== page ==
After quickly meeting and surpassing its Kickstarter goal, the cheap and highly user-friendly 3D printer "The Micro" is expected to reach the market early next year. At only US$300 and with a highly intuitive user interface, this printer could make the attractive but foreign world of 3D printing much more attractive to consumers around the globe.
For all the tremendous amount of excitement around it, 3D printing today is mostly a complicated affair that requires knowledge of specialized software, and is still out of the financial reach of most people.
The Micro, a Kickstarter project by Maryland-based company M3D, tries to break the mold and promises a 3D printer that's not only cheap, but also compact, quiet, power-conscious, and highly user-friendly.
It sounds like a tall order, but Kickstarter users seem to have wasted no time doubting, and have come in flocks to support the project. The funding opened three days ago and, according to the company, broke its original target of $50,000 in just 11 minutes. At the time of writing, funding is well past the two million dollar mark, with 26 days still to go.
M3D says the printer will come with intuitive, touchscreen-capable software. A simple-to-use interface will allow you to search and browse different objects online, pick a model, and simply hit "print" to see it starting to take shape. On the other hand, advanced users can still fiddle with the settings and use third-party software, such as open-source slicers, to explore the full potential of the device.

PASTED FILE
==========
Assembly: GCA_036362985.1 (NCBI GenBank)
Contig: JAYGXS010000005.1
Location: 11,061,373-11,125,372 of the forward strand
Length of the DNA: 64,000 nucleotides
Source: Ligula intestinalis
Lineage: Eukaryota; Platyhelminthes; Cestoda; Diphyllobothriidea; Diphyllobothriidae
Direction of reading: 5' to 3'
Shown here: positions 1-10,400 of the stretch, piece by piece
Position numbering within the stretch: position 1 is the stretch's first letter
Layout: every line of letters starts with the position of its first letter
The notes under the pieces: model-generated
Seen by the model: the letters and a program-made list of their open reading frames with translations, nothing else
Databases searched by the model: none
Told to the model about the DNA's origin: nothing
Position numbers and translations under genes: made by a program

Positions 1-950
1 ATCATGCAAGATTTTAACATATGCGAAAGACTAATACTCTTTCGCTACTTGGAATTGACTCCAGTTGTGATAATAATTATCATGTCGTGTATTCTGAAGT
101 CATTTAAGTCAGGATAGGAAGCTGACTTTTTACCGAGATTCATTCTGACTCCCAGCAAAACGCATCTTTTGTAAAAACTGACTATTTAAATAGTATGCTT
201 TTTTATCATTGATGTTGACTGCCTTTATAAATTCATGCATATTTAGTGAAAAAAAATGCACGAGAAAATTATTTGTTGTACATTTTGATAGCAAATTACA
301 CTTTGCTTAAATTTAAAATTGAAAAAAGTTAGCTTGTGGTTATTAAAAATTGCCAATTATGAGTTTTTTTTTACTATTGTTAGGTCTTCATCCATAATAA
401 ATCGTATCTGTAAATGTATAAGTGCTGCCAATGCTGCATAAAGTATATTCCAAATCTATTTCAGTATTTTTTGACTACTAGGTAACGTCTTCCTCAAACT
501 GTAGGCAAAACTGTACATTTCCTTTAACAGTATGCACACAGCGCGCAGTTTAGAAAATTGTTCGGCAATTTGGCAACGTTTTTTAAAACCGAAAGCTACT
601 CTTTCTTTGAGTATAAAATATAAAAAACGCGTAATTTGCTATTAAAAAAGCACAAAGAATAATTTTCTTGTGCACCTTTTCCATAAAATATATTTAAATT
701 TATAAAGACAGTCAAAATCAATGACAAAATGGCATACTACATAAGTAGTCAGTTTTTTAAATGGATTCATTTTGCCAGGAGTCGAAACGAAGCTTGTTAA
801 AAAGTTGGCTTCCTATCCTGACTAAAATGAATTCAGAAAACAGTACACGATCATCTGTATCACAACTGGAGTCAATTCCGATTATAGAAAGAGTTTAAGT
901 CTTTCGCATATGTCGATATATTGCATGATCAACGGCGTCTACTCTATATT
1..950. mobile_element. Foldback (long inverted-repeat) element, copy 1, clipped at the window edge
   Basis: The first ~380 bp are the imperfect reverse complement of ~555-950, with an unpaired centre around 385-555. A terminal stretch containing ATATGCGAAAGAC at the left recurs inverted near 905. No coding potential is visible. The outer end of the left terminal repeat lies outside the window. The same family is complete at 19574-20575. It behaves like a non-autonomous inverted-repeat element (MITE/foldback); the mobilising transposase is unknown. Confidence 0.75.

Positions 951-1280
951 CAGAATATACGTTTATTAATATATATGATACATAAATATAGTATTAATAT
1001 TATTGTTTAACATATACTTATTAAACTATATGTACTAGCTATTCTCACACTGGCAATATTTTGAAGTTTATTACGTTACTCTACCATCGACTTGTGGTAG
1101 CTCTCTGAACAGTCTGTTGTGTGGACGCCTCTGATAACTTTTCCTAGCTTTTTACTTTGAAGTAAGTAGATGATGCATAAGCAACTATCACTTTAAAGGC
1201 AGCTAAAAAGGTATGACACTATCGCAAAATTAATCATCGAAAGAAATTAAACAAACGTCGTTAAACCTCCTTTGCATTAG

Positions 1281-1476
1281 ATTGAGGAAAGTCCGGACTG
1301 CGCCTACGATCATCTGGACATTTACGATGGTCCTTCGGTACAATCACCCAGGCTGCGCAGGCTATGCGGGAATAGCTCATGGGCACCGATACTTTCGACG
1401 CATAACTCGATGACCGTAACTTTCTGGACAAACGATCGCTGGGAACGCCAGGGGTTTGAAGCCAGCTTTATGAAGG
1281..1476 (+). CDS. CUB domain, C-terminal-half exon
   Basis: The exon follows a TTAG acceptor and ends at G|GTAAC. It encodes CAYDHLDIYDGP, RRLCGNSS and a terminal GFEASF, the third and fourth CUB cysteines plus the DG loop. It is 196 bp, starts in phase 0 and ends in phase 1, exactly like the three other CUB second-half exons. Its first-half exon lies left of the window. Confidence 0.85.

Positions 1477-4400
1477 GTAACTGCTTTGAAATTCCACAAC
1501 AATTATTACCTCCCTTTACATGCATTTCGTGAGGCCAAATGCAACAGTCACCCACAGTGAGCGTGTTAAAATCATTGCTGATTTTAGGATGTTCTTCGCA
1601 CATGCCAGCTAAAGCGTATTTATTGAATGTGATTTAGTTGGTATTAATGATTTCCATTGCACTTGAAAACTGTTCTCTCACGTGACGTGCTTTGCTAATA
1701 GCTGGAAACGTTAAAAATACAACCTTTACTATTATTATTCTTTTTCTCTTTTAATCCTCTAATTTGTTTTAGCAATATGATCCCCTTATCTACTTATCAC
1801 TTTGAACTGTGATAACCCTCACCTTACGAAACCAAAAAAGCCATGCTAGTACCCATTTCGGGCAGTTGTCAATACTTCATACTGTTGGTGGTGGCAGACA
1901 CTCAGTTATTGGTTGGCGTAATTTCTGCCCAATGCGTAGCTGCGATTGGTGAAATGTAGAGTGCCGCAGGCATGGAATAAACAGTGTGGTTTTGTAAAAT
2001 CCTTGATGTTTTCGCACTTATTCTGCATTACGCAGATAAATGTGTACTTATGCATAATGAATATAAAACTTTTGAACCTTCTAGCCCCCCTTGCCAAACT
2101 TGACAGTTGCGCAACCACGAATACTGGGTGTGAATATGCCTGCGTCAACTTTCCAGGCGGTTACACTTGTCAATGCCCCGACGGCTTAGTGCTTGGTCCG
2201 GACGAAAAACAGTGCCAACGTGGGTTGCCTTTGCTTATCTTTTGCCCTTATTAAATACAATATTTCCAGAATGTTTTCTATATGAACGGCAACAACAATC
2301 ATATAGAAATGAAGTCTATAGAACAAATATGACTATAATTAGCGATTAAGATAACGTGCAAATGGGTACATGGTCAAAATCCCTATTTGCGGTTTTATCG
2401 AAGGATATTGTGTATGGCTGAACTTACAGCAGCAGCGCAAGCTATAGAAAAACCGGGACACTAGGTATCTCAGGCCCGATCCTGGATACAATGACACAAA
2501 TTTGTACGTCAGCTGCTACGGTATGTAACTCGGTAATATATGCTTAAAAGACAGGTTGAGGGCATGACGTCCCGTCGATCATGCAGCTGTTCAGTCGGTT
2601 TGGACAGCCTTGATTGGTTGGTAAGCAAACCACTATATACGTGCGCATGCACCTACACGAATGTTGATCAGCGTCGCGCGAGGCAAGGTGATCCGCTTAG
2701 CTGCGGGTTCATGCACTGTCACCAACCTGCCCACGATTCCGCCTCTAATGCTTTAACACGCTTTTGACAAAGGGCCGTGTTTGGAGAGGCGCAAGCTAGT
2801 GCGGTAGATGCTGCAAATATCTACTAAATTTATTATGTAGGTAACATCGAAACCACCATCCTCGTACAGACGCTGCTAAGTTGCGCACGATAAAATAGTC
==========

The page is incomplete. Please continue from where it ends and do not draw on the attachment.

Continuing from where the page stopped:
A sensor built into the print head will provide auto-leveling and auto-calibration, which will make it easier to maintain. The company also said that because of its small size, it will be able to run on about one tenth the power of a standard 3D printer.
The Micro will support PLA and ABS filaments, both in the standard 1.75 mm spools and in the company's own format, the "micro filaments," for $12 a spool. These weigh about half a pound (225 g) each. They are smaller and cheaper than your typical spool, with the idea that you'll want pick a few different ones and experiment with color.
The video below shows The Micro in action.
Source: The Micro
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